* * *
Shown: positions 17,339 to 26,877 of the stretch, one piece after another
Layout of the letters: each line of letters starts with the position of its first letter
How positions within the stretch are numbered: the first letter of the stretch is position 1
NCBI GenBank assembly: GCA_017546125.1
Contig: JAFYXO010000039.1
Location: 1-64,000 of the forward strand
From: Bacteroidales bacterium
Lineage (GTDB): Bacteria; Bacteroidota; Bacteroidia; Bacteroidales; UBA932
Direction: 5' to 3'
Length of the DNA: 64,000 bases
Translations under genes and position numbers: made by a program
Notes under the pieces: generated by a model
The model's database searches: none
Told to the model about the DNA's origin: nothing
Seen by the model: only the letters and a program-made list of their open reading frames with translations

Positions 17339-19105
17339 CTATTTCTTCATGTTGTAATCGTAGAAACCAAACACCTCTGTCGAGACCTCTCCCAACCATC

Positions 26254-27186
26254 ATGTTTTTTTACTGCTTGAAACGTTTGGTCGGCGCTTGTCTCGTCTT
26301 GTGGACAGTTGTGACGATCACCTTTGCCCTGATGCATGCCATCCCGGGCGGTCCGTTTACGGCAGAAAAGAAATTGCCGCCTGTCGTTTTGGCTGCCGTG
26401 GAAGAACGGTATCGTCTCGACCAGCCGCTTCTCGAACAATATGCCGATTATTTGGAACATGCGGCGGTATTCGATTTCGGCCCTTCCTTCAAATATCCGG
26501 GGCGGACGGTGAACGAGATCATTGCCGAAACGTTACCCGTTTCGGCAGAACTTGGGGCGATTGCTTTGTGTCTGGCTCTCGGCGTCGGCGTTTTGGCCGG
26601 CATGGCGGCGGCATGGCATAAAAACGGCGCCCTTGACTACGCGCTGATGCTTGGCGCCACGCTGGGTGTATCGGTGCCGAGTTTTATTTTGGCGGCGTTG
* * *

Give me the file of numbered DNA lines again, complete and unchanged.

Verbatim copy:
Shown: positions 17,339 to 26,877 of the stretch, one piece after another
Layout of the letters: each line of letters starts with the position of its first letter
How positions within the stretch are numbered: the first letter of the stretch is position 1
NCBI GenBank assembly: GCA_017546125.1
Contig: JAFYXO010000039.1
Location: 1-64,000 of the forward strand
From: Bacteroidales bacterium
Lineage (GTDB): Bacteria; Bacteroidota; Bacteroidia; Bacteroidales; UBA932
Direction: 5' to 3'
Length of the DNA: 64,000 bases
Translations under genes and position numbers: made by a program
Notes under the pieces: generated by a model
The model's database searches: none
Told to the model about the DNA's origin: nothing
Seen by the model: only the letters and a program-made list of their open reading frames with translations

Positions 17339-19105
17339 CTATTTCTTCATGTTGTAATCGTAGAAACCAAACACCTCTGTCGAGACCTCTCCCAACCATC

Positions 26254-27186
26254 ATGTTTTTTTACTGCTTGAAACGTTTGGTCGGCGCTTGTCTCGTCTT
26301 GTGGACAGTTGTGACGATCACCTTTGCCCTGATGCATGCCATCCCGGGCGGTCCGTTTACGGCAGAAAAGAAATTGCCGCCTGTCGTTTTGGCTGCCGTG
26401 GAAGAACGGTATCGTCTCGACCAGCCGCTTCTCGAACAATATGCCGATTATTTGGAACATGCGGCGGTATTCGATTTCGGCCCTTCCTTCAAATATCCGG
26501 GGCGGACGGTGAACGAGATCATTGCCGAAACGTTACCCGTTTCGGCAGAACTTGGGGCGATTGCTTTGTGTCTGGCTCTCGGCGTCGGCGTTTTGGCCGG
26601 CATGGCGGCGGCATGGCATAAAAACGGCGCCCTTGACTACGCGCTGATGCTTGGCGCCACGCTGGGTGTATCGGTGCCGAGTTTTATTTTGGCGGCGTTG